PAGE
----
SINGAPORE (ICIS)--Oil prices were trading higher on Thursday on hopes that demand will improve once the coronavirus vaccines are rolled out, with further support from supply disruption worries following an attack on Iraqi oilfields.
Gains were tempered by an unexpected increase in US crude stocks last week.
At 06:34 GMT, Brent crude futures were up 12 cents at $48.98/bbl, while US crude futures increased 16 cents to $45.68/bbl.
A small oilfield in Khabbaz in northern Iraq was set on fire on 9 December in a “terrorist attack”, newswire agency Reuters reported, quoting the Iraqi oil ministry.
Two oil wells were hit but overall production from the field was not affected, according to the ministry.
US crude stocks had a sharp increase of 15m barrels in the week ended 4 December, data from the Energy Information Administration (EIA) showed.
It was the biggest weekly increase in US domestic crude supplies since April that was seen as due to a possible to "one-off" rise in imports, Singapore-based UOB Global Economics and Markets Research said in a note on Thursday.
The build was also the "the second largest on record", it added.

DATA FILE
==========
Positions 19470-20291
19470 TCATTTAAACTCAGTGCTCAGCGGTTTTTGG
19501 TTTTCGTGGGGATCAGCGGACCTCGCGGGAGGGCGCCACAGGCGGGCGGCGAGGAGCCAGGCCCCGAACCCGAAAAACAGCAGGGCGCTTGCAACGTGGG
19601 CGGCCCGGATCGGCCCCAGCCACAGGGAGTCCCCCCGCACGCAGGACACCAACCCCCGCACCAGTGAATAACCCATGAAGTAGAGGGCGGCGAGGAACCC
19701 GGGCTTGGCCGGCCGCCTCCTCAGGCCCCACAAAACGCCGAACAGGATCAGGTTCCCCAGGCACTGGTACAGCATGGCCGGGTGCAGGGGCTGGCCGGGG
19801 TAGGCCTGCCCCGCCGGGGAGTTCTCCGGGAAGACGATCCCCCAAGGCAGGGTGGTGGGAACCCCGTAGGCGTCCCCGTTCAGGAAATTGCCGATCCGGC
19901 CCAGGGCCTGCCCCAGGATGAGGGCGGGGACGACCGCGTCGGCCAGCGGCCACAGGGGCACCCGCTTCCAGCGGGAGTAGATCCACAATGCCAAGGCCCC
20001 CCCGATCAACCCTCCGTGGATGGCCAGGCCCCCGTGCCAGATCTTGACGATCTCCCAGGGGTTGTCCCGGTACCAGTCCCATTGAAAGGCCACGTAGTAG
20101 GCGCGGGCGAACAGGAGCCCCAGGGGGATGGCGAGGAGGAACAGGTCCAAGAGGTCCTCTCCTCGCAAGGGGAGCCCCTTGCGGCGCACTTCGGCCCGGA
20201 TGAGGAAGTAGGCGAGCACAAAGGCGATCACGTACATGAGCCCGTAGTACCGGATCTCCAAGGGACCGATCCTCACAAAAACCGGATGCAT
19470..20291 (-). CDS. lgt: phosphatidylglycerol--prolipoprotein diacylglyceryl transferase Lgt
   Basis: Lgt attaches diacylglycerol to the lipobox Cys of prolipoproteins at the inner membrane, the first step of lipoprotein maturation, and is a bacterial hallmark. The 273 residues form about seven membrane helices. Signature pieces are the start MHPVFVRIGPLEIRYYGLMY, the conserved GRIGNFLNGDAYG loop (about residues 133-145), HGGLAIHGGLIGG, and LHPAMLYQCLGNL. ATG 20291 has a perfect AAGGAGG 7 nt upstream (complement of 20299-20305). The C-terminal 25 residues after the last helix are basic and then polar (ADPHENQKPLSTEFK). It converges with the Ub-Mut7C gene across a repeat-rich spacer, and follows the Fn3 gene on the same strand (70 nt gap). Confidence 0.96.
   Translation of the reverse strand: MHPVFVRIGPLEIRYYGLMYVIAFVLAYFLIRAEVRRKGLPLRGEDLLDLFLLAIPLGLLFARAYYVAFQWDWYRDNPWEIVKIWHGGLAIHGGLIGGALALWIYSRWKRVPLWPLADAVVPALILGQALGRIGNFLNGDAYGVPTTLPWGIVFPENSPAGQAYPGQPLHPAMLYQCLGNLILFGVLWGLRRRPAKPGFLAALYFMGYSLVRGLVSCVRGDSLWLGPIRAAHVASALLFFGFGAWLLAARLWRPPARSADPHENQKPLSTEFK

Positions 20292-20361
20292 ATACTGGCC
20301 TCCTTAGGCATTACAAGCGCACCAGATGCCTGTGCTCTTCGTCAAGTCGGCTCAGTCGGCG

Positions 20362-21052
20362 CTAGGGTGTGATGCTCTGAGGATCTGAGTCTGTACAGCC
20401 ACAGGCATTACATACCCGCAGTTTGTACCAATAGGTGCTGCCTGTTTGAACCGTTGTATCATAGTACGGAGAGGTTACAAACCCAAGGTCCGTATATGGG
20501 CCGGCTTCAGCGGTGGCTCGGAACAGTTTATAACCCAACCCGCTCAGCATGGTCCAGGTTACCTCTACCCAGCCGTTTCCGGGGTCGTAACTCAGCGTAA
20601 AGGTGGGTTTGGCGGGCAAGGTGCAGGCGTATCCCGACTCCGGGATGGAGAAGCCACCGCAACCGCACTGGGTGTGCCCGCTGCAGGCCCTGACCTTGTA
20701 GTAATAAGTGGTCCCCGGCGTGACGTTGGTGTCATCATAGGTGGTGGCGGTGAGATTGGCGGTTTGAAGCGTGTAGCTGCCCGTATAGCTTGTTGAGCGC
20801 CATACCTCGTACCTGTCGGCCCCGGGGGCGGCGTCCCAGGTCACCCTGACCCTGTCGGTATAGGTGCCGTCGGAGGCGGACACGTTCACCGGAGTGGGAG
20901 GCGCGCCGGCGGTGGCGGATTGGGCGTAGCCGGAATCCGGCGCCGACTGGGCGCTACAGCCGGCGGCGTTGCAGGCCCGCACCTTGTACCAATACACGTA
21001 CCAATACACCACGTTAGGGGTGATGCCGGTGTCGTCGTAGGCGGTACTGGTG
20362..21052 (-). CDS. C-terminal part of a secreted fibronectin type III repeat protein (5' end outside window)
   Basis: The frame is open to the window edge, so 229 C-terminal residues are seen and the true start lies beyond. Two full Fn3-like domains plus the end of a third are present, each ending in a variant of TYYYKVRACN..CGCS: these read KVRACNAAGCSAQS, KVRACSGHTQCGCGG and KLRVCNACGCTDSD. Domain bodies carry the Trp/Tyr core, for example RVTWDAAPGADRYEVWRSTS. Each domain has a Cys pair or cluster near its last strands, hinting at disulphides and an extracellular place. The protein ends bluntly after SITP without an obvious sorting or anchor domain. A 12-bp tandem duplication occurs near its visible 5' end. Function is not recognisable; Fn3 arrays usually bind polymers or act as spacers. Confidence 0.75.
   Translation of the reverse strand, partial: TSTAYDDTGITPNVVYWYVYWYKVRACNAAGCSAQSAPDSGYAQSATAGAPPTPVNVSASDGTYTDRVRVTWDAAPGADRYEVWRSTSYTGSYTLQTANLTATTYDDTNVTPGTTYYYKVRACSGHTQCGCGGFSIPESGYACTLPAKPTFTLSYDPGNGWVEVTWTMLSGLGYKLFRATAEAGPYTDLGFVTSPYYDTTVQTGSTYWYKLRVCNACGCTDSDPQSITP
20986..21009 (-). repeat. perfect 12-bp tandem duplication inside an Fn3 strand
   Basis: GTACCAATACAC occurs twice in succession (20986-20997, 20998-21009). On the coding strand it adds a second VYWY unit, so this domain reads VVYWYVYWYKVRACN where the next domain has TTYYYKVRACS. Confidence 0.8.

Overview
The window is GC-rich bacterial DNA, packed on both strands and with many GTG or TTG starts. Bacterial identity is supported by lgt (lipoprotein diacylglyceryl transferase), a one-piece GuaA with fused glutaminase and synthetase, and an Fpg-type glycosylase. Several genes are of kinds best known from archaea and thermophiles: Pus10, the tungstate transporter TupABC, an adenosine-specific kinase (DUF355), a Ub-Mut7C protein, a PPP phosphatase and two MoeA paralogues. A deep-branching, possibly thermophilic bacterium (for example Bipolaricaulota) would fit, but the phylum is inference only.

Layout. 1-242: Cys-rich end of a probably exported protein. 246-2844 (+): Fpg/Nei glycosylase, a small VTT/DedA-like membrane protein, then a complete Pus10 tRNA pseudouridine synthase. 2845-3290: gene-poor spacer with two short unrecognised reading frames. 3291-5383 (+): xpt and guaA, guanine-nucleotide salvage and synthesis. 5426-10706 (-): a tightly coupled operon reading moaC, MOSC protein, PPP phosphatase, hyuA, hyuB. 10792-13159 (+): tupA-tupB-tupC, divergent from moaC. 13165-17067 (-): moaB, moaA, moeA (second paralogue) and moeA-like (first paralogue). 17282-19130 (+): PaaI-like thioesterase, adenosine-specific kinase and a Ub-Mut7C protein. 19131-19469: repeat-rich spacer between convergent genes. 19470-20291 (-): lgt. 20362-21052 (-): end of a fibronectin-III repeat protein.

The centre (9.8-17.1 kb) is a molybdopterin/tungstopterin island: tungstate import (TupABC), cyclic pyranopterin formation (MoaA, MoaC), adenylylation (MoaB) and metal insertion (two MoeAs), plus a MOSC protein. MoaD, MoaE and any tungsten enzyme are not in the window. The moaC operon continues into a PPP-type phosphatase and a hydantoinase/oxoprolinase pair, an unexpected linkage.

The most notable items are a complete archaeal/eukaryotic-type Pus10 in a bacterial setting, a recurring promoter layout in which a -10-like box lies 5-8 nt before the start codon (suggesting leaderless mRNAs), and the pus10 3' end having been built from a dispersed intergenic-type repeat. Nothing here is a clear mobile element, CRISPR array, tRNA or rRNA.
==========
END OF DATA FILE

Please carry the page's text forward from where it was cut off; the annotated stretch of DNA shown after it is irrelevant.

Global fuel demand is likely to remain weighed down by continued spikes in coronavirus cases, although good progress on the vaccine front is buoying up hopes of some recovery in 2021.
A second and third wave of infections across various countries, particularly in Europe and the US, are prompting reimpositions of lockdowns.
As of 9 December 2020, the US has the biggest number of infections at nearly 15m, followed by India with more than 9.7m cases and Brazil with above 6.6m cases, according to data from the World Health Organization (WHO).
The global tally of coronavirus cases stood at about 67.8m, with more than 1.5m deaths, the data showed.
Focus article by Pearl Bantillo
Photo: At a gas station in Luoyang city, central China. (Source: Shutterstock)
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